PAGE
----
Reusing Gold from Dental Scrap
Dental gold is a valuable material that has been used in dentistry for many years. It is an alloy of gold and other metals, designed for use in dental restorations such as crowns, bridges, and inlays. While these restorations are designed to be long-lasting, they may eventually need to be replaced. This raises the question: can dental gold be reused?
The answer is yes, dental gold can be reused. When a dental restoration is removed, the gold can be recovered and recycled to create new restorations or other products. The gold is carefully extracted from the restoration and sent to a refiner, who will melt down the metal and refine it to remove any impurities. The resulting gold can then be used to create new dental restorations or other products.
Most of the dental alloys also contain other precious metals such as Palladium, Platinum and Silver . The process allows us to refine all these components, which increases the value of the scrap. Gold content in dental alloys can vary from 3% in some “Palacast” alloys to 99% in high gold alloys. The most common are the casting alloys with 60-75% (like Degulor C from Degussa). These days the use of gold is decreasing dramatically due to new advances in materials and technologies.
In case of reuse, it is possible to use the alloys by recasting to manufacture new bridges, crowns or even pieces of jewelry. In case of refining we will get fine gold 99.9% that can be used for any applications from electronics to investment bars.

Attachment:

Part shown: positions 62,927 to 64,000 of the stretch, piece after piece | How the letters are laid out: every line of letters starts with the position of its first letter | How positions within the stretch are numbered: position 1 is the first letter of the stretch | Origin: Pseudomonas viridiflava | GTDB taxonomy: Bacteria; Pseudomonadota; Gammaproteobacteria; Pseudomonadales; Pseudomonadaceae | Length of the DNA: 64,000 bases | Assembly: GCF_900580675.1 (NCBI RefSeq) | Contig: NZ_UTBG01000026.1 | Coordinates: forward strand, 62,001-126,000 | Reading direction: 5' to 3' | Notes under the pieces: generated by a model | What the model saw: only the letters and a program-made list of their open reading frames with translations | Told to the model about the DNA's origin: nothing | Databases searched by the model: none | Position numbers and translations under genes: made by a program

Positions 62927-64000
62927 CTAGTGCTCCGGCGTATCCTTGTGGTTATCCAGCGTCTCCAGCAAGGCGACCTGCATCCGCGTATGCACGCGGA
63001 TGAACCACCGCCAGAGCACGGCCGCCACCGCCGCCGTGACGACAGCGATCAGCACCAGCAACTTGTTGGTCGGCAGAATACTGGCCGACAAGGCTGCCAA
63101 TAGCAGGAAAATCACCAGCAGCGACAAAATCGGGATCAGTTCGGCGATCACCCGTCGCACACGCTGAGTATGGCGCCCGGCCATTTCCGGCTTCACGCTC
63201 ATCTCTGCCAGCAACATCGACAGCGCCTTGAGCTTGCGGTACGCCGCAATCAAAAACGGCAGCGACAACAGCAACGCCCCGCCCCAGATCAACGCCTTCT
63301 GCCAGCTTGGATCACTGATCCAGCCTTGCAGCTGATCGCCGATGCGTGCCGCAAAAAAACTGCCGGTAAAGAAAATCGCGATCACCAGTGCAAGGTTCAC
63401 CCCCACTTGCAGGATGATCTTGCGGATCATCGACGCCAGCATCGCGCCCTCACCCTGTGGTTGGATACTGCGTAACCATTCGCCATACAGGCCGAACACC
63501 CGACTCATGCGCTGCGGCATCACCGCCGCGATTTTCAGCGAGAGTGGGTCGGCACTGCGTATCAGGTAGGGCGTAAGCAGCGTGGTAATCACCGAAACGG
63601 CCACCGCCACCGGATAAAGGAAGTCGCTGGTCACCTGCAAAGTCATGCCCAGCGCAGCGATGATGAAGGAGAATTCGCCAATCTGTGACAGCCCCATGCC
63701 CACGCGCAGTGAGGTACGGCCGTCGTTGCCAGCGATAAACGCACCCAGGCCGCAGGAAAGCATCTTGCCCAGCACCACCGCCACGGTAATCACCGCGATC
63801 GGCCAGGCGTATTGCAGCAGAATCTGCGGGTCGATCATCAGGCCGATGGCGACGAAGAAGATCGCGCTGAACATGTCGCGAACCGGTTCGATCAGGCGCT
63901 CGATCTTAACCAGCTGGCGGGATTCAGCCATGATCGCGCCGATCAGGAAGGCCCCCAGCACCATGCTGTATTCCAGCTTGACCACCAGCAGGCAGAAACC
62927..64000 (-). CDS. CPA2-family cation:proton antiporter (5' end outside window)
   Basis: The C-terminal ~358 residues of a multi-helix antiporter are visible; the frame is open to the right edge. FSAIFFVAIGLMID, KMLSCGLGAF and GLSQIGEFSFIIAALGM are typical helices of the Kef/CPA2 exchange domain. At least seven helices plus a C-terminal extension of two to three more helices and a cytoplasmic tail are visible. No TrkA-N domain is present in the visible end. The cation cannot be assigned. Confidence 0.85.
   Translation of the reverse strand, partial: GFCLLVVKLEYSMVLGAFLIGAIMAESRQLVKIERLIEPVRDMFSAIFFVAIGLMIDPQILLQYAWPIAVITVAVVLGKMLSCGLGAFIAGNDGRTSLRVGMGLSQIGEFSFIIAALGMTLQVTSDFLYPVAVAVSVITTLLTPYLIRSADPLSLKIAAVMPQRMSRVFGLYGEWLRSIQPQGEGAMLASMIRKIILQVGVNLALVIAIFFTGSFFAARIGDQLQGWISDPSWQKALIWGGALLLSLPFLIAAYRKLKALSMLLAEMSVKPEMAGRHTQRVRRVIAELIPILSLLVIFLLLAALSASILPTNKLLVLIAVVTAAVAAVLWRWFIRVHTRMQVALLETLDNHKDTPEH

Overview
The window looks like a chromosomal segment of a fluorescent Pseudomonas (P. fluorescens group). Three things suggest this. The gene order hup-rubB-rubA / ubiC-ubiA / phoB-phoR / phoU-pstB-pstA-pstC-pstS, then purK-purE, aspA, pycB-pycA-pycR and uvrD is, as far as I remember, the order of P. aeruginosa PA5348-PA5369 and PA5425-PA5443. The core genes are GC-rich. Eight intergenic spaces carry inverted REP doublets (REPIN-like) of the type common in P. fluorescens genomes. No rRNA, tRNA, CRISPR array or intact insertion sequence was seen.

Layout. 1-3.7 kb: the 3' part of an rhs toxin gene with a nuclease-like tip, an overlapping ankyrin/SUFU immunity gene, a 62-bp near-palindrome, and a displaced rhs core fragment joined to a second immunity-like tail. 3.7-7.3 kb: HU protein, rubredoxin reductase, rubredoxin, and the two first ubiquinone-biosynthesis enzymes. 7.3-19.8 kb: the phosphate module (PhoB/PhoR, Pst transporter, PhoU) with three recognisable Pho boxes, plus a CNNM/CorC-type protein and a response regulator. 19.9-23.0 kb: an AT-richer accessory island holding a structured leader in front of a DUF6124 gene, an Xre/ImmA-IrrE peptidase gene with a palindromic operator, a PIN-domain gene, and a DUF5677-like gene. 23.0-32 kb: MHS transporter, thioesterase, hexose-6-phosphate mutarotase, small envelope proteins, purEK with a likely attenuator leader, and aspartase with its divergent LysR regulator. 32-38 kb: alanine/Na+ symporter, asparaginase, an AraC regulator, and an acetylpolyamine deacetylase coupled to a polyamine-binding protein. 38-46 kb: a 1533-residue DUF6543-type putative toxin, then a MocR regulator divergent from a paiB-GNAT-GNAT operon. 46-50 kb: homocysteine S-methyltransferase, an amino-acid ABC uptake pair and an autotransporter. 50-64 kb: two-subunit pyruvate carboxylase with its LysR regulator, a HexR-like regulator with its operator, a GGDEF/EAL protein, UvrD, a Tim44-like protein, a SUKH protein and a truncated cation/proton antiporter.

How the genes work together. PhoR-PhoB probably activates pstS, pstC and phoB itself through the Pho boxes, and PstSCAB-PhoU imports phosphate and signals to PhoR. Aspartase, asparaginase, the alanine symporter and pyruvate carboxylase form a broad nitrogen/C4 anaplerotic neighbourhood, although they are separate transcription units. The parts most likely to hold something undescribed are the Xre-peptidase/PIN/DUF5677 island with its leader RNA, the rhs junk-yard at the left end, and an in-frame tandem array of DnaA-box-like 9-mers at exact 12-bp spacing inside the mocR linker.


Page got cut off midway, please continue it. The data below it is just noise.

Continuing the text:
The reuse of dental gold has several benefits. First, it helps to conserve valuable resources. Gold is a rare and valuable material, and the reuse of dental gold helps to reduce the need for mining and production of new gold. This reduces the environmental impact of gold mining and helps to conserve natural resources.
In addition, the reuse of dental gold can be a cost-effective alternative to purchasing new gold. While the price of gold can fluctuate based on market demand and supply, the reuse of dental gold can help to offset the cost of producing new restorations.
Finally, the reuse of dental gold can also be a source of income for dental offices. The gold, as well as other precious metals, recovered from old restorations can be sold to refiners, providing an additional source of revenue for the practice.
Most big dental alloys manufacturers like Argen corporation in the US and some big refiners like Mastermelt in the UK, have recycling and refining programs working directly with dental clinics and dental technicians for collection, refining and purchasing the refined metals.
In conclusion, dental gold can be found mainly in old restorations and can be reused to create new dental restorations or other products. In case of refining we can also benefit from other precious metals components which exist in the alloys. The reuse of dental gold helps to conserve valuable resources, reduce the environmental impact of gold mining, and can provide a cost-effective alternative to purchasing new gold.
Not all gold can be reused but all dental gold can be refined. This is another small part in the big puzzle we call urban mining which is a win-win situation.